What is a breast lift?
There are a myriad of different techniques for a breast lift. However, I think it is best to think of them as two broad categories.
The first type of breast lift, focusing on raising the nipple. No one takes the nipple off and replaces it as a free graft (except for some very unusual circumstance such as a massive breast reduction – I once removed 26 lbs of breast tissue from a woman – 13 lbs per side and I did free nipple grafts then). Most techniques in this scenario involve raising the nipple areolar complex (NAC) and there is only a skin excision above the nipple areolar complex. This allows the NAC to slide up and can give a much better balance to the breast appearance. In general it works best, when not too much advancement is needed and also can be more dramatic if the woman is small breasted. I do these procedures very easily in the office under local anesthetic and you can return to work the next day. It takes about 90 minutes or less.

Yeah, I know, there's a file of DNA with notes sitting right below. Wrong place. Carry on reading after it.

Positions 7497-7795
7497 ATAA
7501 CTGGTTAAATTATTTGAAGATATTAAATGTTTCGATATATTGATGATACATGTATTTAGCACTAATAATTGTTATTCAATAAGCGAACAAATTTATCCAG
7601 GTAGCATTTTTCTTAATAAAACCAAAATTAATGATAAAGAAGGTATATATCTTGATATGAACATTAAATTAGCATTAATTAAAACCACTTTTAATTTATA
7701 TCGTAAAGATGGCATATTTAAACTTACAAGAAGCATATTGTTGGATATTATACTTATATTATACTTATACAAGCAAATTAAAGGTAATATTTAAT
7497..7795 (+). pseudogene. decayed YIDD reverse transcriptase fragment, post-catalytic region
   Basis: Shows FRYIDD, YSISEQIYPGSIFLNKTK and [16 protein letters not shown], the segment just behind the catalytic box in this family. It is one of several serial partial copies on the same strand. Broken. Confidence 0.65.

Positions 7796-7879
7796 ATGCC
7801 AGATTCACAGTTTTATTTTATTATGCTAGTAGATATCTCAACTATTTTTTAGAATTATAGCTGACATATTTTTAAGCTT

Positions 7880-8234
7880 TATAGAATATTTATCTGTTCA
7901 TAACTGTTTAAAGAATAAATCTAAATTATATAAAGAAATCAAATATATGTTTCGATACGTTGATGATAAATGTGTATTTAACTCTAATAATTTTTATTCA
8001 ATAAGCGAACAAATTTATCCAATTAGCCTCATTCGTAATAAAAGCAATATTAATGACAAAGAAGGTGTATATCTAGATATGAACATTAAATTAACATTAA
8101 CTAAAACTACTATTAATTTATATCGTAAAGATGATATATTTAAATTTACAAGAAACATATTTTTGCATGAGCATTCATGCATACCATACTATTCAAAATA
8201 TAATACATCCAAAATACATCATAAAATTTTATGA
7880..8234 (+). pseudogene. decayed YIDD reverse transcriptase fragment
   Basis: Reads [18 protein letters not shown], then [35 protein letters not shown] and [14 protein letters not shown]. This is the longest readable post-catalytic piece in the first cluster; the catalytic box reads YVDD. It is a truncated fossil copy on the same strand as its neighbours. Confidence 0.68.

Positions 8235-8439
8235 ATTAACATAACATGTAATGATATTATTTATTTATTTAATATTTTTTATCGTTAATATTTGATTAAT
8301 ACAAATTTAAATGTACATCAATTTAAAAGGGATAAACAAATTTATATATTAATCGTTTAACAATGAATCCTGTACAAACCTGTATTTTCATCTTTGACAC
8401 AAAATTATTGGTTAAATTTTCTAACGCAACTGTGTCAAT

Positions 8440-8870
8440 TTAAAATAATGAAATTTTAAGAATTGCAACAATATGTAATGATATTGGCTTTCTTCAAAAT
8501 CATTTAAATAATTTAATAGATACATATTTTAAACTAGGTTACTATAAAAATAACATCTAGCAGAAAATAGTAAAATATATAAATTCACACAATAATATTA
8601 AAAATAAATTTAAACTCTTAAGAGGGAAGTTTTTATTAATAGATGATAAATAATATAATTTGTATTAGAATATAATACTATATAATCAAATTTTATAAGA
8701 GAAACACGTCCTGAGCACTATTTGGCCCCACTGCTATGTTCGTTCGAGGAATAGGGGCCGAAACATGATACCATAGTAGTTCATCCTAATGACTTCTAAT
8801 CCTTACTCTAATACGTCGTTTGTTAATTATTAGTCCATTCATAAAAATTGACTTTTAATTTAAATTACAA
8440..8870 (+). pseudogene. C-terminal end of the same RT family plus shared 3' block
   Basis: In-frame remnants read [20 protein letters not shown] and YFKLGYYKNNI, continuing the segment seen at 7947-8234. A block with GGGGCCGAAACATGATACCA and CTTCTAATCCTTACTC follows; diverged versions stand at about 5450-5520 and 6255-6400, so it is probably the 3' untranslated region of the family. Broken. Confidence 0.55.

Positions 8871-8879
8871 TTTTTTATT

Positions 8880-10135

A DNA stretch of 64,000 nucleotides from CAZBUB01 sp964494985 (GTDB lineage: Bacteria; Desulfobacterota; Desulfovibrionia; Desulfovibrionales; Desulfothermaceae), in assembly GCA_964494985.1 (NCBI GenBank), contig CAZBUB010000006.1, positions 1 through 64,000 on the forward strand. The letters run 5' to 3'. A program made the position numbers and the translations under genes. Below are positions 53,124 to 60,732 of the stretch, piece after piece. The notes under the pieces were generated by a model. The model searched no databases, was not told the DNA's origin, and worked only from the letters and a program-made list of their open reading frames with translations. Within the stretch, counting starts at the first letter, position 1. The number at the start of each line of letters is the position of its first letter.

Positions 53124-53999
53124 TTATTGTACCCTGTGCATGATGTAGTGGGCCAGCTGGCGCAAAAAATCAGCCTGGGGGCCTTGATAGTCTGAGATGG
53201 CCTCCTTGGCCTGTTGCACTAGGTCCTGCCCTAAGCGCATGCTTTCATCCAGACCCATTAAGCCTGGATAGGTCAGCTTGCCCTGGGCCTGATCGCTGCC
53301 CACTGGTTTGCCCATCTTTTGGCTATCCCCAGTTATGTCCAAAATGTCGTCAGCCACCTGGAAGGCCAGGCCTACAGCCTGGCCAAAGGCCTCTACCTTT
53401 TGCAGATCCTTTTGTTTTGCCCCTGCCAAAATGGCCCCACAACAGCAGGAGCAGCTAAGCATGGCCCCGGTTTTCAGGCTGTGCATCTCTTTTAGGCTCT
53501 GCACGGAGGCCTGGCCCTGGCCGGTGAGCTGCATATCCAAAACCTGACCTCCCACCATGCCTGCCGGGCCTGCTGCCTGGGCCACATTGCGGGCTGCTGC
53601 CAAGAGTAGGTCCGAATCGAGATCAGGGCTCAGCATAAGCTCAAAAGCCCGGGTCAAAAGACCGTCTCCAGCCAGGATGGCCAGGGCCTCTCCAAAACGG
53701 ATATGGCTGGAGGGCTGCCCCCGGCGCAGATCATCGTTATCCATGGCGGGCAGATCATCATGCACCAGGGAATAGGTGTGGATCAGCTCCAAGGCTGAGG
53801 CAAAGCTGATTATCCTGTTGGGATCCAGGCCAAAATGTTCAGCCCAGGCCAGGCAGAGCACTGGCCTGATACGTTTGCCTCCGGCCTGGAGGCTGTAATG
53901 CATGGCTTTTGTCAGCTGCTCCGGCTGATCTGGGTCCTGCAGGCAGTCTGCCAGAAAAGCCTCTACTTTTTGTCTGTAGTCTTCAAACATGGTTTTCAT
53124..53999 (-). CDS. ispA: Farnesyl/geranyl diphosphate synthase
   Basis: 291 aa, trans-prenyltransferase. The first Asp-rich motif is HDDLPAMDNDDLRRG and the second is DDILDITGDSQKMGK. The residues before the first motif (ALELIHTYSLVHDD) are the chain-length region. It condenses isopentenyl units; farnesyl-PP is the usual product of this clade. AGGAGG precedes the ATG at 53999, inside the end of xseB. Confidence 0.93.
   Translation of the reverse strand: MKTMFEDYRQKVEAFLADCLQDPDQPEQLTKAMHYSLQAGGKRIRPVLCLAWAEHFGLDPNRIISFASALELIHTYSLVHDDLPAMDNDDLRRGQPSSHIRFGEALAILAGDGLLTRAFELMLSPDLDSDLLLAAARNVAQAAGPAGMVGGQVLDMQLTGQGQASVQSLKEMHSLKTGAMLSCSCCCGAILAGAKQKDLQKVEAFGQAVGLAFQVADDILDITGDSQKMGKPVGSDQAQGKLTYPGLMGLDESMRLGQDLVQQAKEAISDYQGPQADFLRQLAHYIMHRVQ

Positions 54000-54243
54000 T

The other main type of breast lift, involves not only elevating the NAC, but involves elevating the actual breast tissue. This is done under general anesthesia in the Operating Room. This requires a “lollipop” incision or “key hole” incision and sometimes an extended incision in the lower aspect of the breast. This gives a more dramatic change and can significantly reshape the breast. It is important to remember that ultimately we are fighting gravity and the longevity of the results depend on the quality of your breast tissue. Some patients will get fantastic results that will last many, many years and for others, there can be an improvement but it may be much more short lived. Also the more ptotic (saggy) your breasts, the more dramatic and long lasting the results, usually. It can be quite difficult to give a full lift to someone who has full breasts but only a small amount of saggy-ness but who wants them very, very perky.
Often times, an implant will be used with the lift. Sometimes the breasts are made smaller. Sometimes it is just a lift alone. Everyone is different. I encourage everyone to get a consultation to fully understand their options.